Music (vàdita) is the making of sounds in a structured manner for the purpose of creating a pleasing effect. The two fundamental characteristics of Indian music were and remain mood (ràga) and rhythm (tàlàvacana, D.II,159) and the elements within it were the notes (sàra), the scales (gàmà), the tones (mucchanà) and the pauses (ñhànà). During the Buddha's time, refined music was played by orchestras of five instruments (Th.398). The most popular instrument in the orchestra or played solo was the lute (vãõà). It consisted of the sounding board with a parchment stretched over it (cammapokkhara), the belly (doõi), the arm (daõóa), the head (upavãõà), the seven strings (sattatantã) which were plucked with the fingernails (agganakha), and the plectrum (koõa), usually made of ivory (Ja.II,252; IV,470; S.IV,197).
The Buddha commented that such lutes in the hands of skilled musicians could produce music that was `captivating, melodious and enchanting' (S.IV,197). He had a knowledge of and appreciation for fine music, probably as a result of his upper-class upbringing. He mentioned (Ja.II,253) that a lute had to be tuned to the high pitch (uttamamucchanàya mucchetvà vàdesi), the middle pitch (majjhimamucchanàya) and finally with slack strings (sithila). When the Buddha heard Pa¤casikha sing to the accompaniment of his lute he commented that `the sound of your strings blends well with the sound of your voice and the sound of your voice blends well with the sound of your strings'(D.II,267). However, the Buddha also knew that a transformed mind could offer far more joy than any song or symphony. The Theragàthà says: `Music from a five-piece orchestra cannot arouse as much delight as having a one-pointed mind with perfect insight into things' (Th.398).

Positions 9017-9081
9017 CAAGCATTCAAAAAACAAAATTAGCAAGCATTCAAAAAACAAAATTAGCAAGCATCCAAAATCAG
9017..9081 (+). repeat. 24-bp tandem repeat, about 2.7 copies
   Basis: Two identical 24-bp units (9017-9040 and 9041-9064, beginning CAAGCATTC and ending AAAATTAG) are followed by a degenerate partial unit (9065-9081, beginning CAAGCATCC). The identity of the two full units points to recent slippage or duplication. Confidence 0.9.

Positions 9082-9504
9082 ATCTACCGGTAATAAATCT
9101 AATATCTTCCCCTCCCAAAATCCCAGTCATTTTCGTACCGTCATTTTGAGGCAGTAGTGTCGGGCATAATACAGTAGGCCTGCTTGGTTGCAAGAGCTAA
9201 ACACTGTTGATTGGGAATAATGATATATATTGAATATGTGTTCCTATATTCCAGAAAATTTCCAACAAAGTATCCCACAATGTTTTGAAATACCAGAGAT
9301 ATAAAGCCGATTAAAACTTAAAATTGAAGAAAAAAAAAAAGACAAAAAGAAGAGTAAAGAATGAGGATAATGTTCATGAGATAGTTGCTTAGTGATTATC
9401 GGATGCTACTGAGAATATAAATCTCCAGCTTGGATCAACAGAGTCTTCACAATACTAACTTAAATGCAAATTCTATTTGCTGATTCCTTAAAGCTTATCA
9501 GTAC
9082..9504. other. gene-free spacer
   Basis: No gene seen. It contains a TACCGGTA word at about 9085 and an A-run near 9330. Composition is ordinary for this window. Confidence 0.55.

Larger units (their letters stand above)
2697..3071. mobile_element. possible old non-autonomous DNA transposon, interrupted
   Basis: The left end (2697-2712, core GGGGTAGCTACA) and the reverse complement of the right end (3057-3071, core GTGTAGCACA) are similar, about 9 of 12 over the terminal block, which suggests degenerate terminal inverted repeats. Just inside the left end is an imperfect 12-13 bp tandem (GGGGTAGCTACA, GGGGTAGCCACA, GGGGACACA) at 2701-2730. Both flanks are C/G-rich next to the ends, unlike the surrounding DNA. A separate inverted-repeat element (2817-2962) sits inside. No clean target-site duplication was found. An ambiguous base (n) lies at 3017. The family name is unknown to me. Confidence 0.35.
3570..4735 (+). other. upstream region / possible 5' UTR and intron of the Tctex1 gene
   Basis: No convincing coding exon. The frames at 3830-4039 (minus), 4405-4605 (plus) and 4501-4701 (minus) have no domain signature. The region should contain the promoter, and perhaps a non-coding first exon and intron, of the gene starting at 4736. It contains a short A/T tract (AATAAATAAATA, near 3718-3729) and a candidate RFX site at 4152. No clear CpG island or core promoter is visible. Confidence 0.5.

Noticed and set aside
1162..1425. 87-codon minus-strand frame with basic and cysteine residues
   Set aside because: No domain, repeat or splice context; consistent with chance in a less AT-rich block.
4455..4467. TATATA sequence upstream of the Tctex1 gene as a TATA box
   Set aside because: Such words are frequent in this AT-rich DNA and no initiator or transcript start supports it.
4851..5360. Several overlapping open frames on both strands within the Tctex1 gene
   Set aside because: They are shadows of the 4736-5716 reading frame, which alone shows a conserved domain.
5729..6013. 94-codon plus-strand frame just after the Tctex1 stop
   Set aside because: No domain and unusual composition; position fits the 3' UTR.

One of the eight Precepts is to avoid playing or listening to music, no doubt because it distracts from mental stillness and peace (A.I,212). Music or singing has never been used in the påjàs of the Theravàda Buddhist tradition, although in Sri Lanka people sometimes do what is called the Hevisi Påjà, the offering of sound, which includes drumming. The music of trumpets, drums and cymbals is an essential part of most Tibetan påjas while gongs and bells are used in Chinese Buddhism.